Kinesin is a dimeric motor with twin catalytic heads joined to a common stalk. Kinesin molecules move processively along microtubules in a hand-over-hand walk, with the two heads advancing alternately. Recombinant kinesin constructs with short stalks have been found to “limp”, i.e., exhibit alternation in the dwell times of successive steps. Limping behavior implies that the molecular rearrangements underlying even- and odd-numbered steps must differ, but the mechanism by which such rearrangements lead to limping remains unsolved. Here, we used an optical force clamp to measure individual, recombinant dimers and test candidate explanations for limping. Introducing a covalent cross-link into the stalk region near the heads had no effect on limping, ruling out possible stalk misregistration during coiled-coil formation as a cause. Limping was equally unaffected by mutations that produced 50-fold changes in stalk stiffness, ruling out models where limping arises from an asymmetry in torsional strain. However, limping was enhanced by perturbations that increased the vertical component of load on the motor, including increases in bead size or net load, and decreases in the stalk length. These results suggest that kinesin heads take different vertical trajectories during alternate steps, and that the rates for these motions are differentially sensitive to load.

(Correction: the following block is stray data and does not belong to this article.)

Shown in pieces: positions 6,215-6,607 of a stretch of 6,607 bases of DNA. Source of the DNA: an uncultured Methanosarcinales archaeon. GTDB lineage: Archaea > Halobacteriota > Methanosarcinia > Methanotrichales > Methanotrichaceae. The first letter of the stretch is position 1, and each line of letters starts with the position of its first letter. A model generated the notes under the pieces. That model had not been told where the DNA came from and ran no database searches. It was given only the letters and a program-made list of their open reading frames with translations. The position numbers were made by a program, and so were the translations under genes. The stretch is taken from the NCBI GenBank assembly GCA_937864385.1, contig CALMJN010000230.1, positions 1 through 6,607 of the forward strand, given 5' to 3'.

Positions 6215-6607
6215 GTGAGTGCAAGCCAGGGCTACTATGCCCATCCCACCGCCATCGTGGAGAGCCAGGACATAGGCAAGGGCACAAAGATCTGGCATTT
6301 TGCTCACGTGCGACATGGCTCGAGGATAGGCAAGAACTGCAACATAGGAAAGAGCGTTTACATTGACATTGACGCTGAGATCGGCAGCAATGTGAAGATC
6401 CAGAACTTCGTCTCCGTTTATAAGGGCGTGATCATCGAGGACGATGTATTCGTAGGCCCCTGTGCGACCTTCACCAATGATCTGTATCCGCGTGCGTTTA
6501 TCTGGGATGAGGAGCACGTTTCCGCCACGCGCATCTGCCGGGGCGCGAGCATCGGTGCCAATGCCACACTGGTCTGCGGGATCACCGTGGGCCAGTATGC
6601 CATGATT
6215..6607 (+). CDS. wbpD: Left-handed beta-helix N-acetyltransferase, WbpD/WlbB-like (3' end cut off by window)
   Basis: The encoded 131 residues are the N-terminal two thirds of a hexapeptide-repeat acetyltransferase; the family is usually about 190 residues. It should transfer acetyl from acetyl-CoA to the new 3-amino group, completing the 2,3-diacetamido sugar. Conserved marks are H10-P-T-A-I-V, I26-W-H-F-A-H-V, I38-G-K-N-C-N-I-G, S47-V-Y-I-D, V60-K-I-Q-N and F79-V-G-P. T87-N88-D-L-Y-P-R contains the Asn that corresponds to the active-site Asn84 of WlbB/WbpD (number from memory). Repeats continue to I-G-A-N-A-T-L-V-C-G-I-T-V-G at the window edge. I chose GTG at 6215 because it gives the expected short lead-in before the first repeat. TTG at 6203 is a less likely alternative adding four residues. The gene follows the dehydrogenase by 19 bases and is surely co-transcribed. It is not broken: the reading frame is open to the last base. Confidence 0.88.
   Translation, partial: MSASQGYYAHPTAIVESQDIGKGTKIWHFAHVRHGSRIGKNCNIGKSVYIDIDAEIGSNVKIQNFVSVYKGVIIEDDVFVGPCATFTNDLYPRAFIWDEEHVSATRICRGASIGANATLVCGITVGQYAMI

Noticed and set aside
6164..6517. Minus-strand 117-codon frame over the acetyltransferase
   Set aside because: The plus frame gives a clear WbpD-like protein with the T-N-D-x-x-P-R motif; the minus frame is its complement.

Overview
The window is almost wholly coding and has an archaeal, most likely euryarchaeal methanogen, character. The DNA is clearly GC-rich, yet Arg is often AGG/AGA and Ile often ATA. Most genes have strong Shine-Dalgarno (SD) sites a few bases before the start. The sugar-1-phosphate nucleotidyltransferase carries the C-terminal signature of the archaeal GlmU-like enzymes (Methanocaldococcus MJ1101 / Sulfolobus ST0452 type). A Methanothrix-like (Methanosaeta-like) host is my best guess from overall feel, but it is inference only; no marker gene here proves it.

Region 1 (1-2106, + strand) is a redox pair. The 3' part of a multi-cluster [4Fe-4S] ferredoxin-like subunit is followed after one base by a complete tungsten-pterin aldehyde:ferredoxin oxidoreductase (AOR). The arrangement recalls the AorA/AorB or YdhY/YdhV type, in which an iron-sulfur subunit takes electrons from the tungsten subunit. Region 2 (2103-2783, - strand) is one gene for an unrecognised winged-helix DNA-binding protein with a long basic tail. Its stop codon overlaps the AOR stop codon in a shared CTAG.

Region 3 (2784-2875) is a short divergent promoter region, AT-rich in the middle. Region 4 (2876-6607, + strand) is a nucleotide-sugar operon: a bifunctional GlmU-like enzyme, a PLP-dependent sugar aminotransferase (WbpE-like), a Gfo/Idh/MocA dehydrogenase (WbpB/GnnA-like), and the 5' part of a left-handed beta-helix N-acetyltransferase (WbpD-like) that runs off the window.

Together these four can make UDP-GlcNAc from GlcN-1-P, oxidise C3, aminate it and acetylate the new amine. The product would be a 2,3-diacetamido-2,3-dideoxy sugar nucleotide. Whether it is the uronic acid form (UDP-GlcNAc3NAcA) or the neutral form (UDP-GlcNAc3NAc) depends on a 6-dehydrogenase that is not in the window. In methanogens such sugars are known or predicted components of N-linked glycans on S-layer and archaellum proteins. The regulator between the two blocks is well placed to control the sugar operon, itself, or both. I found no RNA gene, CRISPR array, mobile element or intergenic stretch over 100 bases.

Flickering Analysis of Erythrocyte Mechanical Properties: Dependence on Oxygenation Level, Cell Shape, and Hydration Level